More information about the Urgent Community Care Pilot can be found here.
The Wellington Free Ambulance Rescue Squad operates two four wheel drive vehicles as part of its fleet - a Mitsubishi Triton and a Chevrolet Suburban.
The 2.8 litre Diesel Triton Rescue vehicle is used to navigate difficult-terrain areas, such as forest/ tramping and rocky regions, that an ambulance would not be able to access. It has a winch attached at the front (with a 9,000 kilo pulling capacity), useful for extracting vehicles from dangerous situations. The vehicle itself contains advanced medical and patient recovery equipment that the WFA Rescue Squad paramedics utilise in an emergency.
More information about the WFA Rescue Squad can be found here.
If you are interested in funding towards a new Rescue Squad vehicle, please contact us for more information.
The TeamFree Events Unit currently operates three of the 6 litre, V8 Chevrolet Silverado vehicles at part of its event fleet.
These ambulance have previously been part of the frontline emergency ambulance fleet for the service, but following their decommission from active duty they've been put to good use by the TeamFree Event Medics. These ambulances contain a stretcher in the rear compartment of the vehicle, as well as a range of medical equipment for event use.
More information about the TeamFree Event Unit can be found here.
When the heart has trouble beating regularly, it can go into a state of tachycardia (tachy - fast, cardia - heart) whereby it sort of "flutters" instead of pulsing regularly. This fluttering is termed fibrillation and is extremely life threatening, since blood is not being pushed around the body as normal.
The Lifepak 15 defibrillator applies a sharp electric shock to the heart, by the positioning of two electrodes with conductive gel at specific sites on the skin. The shock is like a 'slap in the face' to the heart - it makes the cardiac muscle fibres contract, pause and, hopefully, regain their rhythm. Paramedics use this device on a daily basis to shock a patient's heart in the event of a cardiac arrest, with one of these units carried in every frontline emergency ambulance.
If you are interested in funding towards a Lifepak 15 defibrillator, please contact us for more information.
The Lifepak 1000 Automatic External Defibrillators (AED) is a powerful basic life support tool for the patient, carried in our patient transfer ambulances and other service vehicles.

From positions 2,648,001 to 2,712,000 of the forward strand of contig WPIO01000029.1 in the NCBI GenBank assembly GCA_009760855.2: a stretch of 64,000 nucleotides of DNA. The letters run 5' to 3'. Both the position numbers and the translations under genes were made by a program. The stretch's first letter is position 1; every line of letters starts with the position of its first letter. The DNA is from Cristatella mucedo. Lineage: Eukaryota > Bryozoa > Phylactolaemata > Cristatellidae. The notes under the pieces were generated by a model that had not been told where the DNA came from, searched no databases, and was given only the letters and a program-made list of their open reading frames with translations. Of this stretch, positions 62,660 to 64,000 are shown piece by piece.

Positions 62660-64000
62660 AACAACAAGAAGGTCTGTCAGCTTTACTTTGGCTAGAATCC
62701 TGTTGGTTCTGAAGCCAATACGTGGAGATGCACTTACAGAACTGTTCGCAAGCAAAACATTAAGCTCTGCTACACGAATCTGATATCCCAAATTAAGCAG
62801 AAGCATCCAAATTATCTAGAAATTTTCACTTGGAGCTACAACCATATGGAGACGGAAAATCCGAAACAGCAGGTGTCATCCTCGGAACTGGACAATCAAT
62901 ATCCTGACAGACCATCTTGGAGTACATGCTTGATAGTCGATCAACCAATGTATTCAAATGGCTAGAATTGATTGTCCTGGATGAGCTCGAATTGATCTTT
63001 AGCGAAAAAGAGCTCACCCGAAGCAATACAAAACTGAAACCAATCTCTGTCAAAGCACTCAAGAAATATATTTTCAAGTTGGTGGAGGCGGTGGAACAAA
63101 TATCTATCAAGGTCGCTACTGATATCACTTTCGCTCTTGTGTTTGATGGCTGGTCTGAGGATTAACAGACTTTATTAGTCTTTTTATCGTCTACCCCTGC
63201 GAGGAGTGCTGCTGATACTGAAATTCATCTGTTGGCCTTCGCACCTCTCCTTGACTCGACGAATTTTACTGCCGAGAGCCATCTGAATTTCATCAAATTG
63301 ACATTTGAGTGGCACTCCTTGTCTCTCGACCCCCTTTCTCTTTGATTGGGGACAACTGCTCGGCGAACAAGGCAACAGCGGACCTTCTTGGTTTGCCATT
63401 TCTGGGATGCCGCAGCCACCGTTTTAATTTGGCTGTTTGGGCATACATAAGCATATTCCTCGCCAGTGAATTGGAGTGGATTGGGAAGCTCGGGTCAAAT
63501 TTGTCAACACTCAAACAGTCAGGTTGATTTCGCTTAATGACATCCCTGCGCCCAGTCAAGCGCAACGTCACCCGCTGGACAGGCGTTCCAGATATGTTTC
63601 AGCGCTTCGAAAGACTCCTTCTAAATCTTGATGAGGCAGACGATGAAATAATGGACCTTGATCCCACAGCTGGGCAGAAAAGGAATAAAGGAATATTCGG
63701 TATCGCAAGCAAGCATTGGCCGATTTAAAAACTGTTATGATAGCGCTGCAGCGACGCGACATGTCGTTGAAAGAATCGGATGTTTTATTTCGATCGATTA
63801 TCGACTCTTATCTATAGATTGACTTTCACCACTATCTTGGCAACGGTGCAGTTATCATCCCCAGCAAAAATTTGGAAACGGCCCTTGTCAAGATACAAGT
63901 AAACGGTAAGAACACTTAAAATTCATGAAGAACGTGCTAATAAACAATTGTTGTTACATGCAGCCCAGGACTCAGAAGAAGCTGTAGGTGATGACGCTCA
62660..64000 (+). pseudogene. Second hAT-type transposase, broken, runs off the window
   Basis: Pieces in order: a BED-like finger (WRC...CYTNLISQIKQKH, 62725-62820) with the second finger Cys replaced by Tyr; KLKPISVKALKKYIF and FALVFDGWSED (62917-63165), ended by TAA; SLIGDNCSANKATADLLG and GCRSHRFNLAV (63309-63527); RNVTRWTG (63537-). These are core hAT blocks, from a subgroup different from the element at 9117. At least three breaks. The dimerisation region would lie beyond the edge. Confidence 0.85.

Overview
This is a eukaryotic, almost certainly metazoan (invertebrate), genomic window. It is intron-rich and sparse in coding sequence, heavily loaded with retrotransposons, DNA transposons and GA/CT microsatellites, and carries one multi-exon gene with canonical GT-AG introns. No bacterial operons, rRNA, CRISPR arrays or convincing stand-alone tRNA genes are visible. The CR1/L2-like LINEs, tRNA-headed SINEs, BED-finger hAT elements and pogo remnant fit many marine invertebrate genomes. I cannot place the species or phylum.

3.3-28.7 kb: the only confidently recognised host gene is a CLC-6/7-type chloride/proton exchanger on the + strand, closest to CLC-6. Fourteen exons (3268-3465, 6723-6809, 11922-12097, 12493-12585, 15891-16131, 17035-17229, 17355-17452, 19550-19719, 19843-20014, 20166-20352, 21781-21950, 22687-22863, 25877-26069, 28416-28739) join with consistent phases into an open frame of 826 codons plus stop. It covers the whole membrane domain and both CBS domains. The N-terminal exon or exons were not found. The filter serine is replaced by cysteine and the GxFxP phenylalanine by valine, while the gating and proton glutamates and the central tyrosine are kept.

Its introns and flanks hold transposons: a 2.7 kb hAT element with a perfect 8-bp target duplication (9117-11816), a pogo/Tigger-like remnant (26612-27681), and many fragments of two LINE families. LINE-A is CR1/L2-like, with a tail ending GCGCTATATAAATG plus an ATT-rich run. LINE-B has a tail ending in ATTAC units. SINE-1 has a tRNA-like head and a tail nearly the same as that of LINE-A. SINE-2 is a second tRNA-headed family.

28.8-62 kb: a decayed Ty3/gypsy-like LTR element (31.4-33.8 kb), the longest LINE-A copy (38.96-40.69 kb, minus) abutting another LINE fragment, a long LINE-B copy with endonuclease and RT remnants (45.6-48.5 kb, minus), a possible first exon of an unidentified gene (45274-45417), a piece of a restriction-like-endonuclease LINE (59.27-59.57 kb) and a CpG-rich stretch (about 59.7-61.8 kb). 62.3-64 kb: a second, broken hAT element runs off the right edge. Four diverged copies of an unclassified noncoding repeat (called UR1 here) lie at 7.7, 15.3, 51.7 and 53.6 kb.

In the event of a cardiac arrest, this powerful machine can provide a potentially life-saving shock to the patient, and is able to be operated easily and effectively - variations of these units are becoming increasingly available in large businesses or at community centres for the public to use in the event of an emergency.
If you are interested in funding towards a Lifepak 1000 AED, please contact us for more information.
The Stryker Rugged M1 stretcher is a key piece of equipment for our frontline paramedics, with every frontline ambulance equipped with one of these units.
These stretchers are flexible thanks to a wheel swivel system, which gives our paramedics the ability to turn the unit more easily - very important when considering that patients often need transport to and from narrow and windy areas. They are primarily built for single person operation, with retractable legs that fold up and out when the stretcher is placed into / removed from the ambulance.
If you are interested in funding towards a Stryker stretcher, please contact us for more information.
Wellington Free Ambulance has recently moved to a new motorised stretcher for its patient transfer fleet – the Stryker Power-PRO TL powered ambulance cot.
One of the key reasons for moving to a motorised stretcher is to reduce the amount of manual lifting that our frontline paramedics are required to take, thus reducing the likelihood of injury and that paramedic being taken out of action. An innovative battery-operated hydraulic system that raises/lowers patient at the touch of a button and a range of stretcher position options makes this the ideal stretcher for our patient transfer ambulances.
If you are interested in funding towards a Powerpro stretcher, please contact us for more information.
A Suction Unit is a standard piece of equipment for a frontline ambulance, and arguably one of its most important over a range of emergencies. It's purpose is to maintain a patient's airway, so it is commonly used in cardiac arrest situations and when a patient is unconscious.
It works like a vacuum to clear away any debris/obstruction to the patient's airway and to promote breathing.
If you are interested in funding towards a Laerdal Suction Unit, please contact us for more information.